Predictive performance of next generation human physiologically based kinetic (PBK) models based on in vitro and in silico input data

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Ans Punt
Jochem Louisse
Karsten Beekmann
Nicole Pinckaers
Eric Fabian
Bennard van Ravenzwaay
Paul L. Carmichael
Ian Sorrell
Thomas E. Moxon


The goal of the present study was to assess the predictive performance of a generic human physiologically based kinetic (PBK) model based on in vitro and in silico input data and the effect of using different input approaches for chemical parameterization on those predictions. For this purpose, a dataset was created of 38,772 Cmax predictions for 44 compounds by applying different combinations of in vitro and in silico approaches for chemical parameterization, and these predicted Cmax values were compared to reported in vivo data. Best results were achieved when the hepatic clearance was parameterized based on in vitro (i.e., hepatocytes or liver S9) measured intrinsic clearance values, the method of Rodgers and Rowland for calculating tissue:plasma partition coefficients, and the method of Lobell and Sivarajah for calculating the fraction unbound in plasma. With these parameters, the median Cmax values of 34 out of the 44 compounds were predicted within 5-fold of the observed Cmax, and the Cmax values of 19 compounds were predicted within 2-fold. The median Cmax values of 10 compounds were more than 5-fold overestimated. Underestimations (> 5-fold) did not occur. A comparison of the current generic PBK model structure with chemical-specific PBK models available in literature was made to identify possible kinetic processes not included in the generic PBK model that might explain the overestimations. Overall, the results provide crucial insights into the predictive performance of PBK models based on in vitro and in silico input and the influence of different input approaches on the model predictions.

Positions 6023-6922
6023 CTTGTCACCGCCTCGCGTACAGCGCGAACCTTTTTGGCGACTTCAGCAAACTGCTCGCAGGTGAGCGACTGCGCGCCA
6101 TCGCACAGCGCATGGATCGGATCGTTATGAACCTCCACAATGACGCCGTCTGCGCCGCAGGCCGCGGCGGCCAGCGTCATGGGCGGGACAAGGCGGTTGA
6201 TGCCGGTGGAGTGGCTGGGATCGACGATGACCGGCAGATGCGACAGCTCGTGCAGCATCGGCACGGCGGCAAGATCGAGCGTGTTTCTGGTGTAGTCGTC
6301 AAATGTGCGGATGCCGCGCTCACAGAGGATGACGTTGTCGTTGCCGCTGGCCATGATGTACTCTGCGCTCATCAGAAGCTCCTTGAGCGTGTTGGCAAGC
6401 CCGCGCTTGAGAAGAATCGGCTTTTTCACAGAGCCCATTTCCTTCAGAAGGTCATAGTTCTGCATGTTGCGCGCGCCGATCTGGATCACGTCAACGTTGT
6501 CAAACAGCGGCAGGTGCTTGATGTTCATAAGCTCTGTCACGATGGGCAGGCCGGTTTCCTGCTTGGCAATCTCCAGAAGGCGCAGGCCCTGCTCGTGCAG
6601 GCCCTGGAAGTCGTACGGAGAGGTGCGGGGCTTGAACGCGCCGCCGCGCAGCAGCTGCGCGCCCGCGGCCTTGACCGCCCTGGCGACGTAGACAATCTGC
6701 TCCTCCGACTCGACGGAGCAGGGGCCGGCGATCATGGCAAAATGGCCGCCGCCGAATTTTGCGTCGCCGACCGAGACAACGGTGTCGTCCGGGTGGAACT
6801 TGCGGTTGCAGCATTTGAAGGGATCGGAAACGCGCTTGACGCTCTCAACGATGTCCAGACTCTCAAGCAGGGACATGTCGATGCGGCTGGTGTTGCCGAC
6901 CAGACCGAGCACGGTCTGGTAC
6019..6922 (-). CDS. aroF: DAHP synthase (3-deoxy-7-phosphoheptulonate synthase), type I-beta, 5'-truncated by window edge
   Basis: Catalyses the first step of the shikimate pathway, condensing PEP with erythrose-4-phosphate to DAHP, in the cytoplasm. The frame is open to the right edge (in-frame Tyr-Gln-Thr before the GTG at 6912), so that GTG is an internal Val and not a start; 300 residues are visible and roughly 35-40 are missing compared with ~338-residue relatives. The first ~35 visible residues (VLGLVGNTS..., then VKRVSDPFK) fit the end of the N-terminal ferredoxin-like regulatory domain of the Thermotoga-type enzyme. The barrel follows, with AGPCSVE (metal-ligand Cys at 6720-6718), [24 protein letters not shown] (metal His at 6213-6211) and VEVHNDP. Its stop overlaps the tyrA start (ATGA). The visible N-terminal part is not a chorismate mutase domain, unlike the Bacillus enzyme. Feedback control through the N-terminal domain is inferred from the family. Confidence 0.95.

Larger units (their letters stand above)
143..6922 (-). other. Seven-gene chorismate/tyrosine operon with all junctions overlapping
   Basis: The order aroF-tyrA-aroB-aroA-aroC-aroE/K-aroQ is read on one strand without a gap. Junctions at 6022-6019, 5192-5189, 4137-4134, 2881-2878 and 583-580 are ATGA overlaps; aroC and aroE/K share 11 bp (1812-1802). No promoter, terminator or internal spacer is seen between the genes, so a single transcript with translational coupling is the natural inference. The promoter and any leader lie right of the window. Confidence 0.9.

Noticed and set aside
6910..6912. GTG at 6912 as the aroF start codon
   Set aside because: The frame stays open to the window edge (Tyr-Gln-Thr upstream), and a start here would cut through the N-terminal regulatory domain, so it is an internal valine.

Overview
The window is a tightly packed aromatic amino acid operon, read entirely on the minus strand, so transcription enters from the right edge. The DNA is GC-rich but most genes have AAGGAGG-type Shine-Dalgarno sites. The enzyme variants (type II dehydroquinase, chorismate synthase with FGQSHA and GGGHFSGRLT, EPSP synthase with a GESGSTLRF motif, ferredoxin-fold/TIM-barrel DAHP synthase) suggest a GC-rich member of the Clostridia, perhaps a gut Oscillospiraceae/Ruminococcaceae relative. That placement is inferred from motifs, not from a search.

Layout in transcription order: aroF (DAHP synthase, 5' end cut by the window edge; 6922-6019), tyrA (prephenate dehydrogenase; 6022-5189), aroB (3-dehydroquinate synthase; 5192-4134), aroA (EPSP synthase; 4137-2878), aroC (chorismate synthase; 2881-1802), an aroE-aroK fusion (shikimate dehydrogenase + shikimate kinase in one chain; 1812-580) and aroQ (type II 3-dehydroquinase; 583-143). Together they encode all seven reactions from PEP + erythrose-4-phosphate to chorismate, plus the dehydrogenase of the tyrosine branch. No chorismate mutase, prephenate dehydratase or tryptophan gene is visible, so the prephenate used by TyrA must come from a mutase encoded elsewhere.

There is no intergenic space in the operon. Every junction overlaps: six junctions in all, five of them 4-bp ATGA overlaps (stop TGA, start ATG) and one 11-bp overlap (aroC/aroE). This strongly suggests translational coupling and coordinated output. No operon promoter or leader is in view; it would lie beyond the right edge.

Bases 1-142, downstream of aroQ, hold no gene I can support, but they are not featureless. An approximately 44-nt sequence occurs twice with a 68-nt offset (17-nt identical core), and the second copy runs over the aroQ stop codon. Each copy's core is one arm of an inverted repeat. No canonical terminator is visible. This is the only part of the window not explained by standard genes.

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Punt, A., Louisse, J., Beekmann, K., Pinckaers, N., Fabian, E., van Ravenzwaay, B., Carmichael, P. L., Sorrell, I. and Moxon, T. E. (2022) “Predictive performance of next generation human physiologically based kinetic (PBK) models based on in vitro and in silico input data”, ALTEX - Alternatives to animal experimentation, 39(2), pp. 221–234. doi: 10.14573/altex.2108301.

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